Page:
Is it realistic for brethren or sisters to insist that a woman's place is in the home? Many sisters must have very mixed feelings when they read such passages as Titus 2:4,5 and 1 Cor. 14:35. "That they may teach the young women to be sober, to love their husbands, to love their children, to be discreet, chaste, keepers at home, good, obedient to their own husbands, that the word of God be not blasphemed."

"And if they will learn anything, let them ask their husbands at home: for it is a shame for a woman to speak in the ecclesia."

Perhaps we think that if Paul were alive today he should modify these statements to suit our time. We sisters might reason that in these days, when women are frequently as well or even better educated than the brethren, and when women can hold down just as good a job or profession as a man, the situation has completely changed.

Serious thought is needed on this subject, because a vital principle is involved. The Creator knows the need of his creatures in every detail, both spiritually and physically. He created man to be the dominant sex for a very good reason. A marriage is never really successful and rewarding unless the husband is the head of the woman. This may mean that a woman who has a strong personality will have to make a conscious effort to subdue her natural tendencies to "be the boss" and encourage her husband to take the lead, otherwise slowly but surely the marriage will become merely a legal tie, without the tender love and companionship of a true marriage in Christ. How often one can detect the underlying disharmony in a marriage that is dominated by the wife, even if on the surface all seems well! As followers of Christ, how much more vital it is for us to try to ensure that our marriages are as near as possible to the ideal of Christ and his bride! Marriage for us is for life, no until "divorce us do part."

Paul's words about women seem to produce extreme reactions. Either they are impatiently thrown off, with the statement that Paul is out of date; or, on the other hand, some women take them as a cue to become a dull and uninteresting cabbage, dutifully waiting at home for her husband, having little to contribute in the way of spiritual help to the family. Paul is not advocating that we should leave all the thinking and studying of the Bible to our husbands. Sisters have a duty to be lively and stimulating companions, eager to talk about spiritual things, and because of our own study able to contribute to the general family knowledge of God's word.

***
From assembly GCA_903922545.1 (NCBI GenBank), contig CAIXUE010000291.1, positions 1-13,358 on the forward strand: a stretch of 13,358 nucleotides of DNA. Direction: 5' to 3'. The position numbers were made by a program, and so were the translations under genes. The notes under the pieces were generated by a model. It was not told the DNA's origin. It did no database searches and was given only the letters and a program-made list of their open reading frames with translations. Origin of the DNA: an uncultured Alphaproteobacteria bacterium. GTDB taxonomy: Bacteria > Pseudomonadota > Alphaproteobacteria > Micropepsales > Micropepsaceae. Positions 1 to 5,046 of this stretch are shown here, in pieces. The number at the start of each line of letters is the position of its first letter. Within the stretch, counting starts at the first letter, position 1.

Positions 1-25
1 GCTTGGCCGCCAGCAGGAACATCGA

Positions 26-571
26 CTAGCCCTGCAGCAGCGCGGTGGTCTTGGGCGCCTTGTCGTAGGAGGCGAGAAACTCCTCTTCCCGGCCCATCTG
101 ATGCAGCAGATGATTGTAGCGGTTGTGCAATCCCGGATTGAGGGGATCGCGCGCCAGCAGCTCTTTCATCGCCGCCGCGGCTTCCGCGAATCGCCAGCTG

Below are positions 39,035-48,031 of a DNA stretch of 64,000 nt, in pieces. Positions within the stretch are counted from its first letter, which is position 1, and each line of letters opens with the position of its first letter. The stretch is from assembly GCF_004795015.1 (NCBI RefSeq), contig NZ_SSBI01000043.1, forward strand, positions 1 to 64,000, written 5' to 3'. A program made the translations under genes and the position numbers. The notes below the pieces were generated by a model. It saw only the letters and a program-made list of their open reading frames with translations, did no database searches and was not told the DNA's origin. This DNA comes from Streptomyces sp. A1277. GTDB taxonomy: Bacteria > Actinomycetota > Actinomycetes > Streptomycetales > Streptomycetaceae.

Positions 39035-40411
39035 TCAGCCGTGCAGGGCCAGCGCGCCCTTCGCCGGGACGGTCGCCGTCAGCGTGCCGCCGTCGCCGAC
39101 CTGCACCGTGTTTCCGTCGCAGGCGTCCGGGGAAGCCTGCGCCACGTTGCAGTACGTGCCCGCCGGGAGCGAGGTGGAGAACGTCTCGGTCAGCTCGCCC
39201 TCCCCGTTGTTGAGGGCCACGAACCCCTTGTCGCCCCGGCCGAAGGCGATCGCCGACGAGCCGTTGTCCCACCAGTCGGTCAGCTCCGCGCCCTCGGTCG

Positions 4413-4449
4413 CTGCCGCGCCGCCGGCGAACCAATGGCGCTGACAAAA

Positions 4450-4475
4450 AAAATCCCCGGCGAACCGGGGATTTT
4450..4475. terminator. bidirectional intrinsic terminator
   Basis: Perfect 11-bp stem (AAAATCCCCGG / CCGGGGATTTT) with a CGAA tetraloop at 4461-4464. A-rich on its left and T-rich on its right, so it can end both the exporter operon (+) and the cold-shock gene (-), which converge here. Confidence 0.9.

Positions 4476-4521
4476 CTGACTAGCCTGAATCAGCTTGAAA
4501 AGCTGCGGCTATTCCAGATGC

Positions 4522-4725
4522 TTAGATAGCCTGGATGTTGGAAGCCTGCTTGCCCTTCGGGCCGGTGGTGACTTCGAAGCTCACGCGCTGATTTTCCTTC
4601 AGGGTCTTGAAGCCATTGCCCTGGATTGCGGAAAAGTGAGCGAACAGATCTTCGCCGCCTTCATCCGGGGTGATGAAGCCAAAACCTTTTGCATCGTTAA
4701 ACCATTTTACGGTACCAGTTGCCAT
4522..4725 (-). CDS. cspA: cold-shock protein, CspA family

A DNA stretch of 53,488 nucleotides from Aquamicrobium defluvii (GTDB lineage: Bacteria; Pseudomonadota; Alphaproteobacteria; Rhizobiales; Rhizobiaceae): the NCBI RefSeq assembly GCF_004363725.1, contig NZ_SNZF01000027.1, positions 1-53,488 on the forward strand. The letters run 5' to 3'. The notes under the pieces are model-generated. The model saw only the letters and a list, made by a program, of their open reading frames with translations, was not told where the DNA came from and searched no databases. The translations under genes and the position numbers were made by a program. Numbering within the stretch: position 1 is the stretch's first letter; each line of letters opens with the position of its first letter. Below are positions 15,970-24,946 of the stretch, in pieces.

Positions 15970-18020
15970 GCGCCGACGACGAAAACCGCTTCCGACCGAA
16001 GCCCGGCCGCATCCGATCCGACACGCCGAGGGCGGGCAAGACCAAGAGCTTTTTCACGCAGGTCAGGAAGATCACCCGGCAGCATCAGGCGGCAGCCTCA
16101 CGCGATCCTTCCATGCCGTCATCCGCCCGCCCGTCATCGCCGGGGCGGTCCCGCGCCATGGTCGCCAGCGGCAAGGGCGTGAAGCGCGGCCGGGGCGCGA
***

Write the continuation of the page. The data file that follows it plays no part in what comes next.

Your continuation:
What a tremendous help a loving and understanding wife can be to her husband when he needs quiet to write an address, or criticism after he has given one. Only she will be able to give a really frank opinion, only she will dare to point out the little irritating mannerisms he may have when speaking, and often she will be the only one who gives the much needed words of encouragement when her husband feels that he has failed.

Often sisters express the view that the brethren do all the important work in the ecclesia, and that they feel unfulfilled and frustrated: "What is there for them to do for God? During the first few formative years of a child's life, he is almost entirely in the company of his mother. These are the years when he is either becoming a spiritually minded Godly person or a self-centred child of the flesh, to whom the Word of God and its spiritual message will have no meaning.

One fact on which modern psychology is agreed is that the very early years of life are of vital importance in the forming of character, and they can have a profound effect upon a person's mental health. With this in mind, a mother will realize what a great privilege and responsibility God has given her in having the care of children.

Many would agree that one of the greatest problems of our time is the fact that more and more children are being farmed out to strangers, while their mothers go out to work. It is very sad to see this happening even in our own community. Except in very unusual circumstances, surely there can be no excuse for a sister of Christ so blatantly to neglect her duty as to let someone else take on her responsibility. If it means going without a few luxuries in the home, how does that compare with the possible eternal life of the children?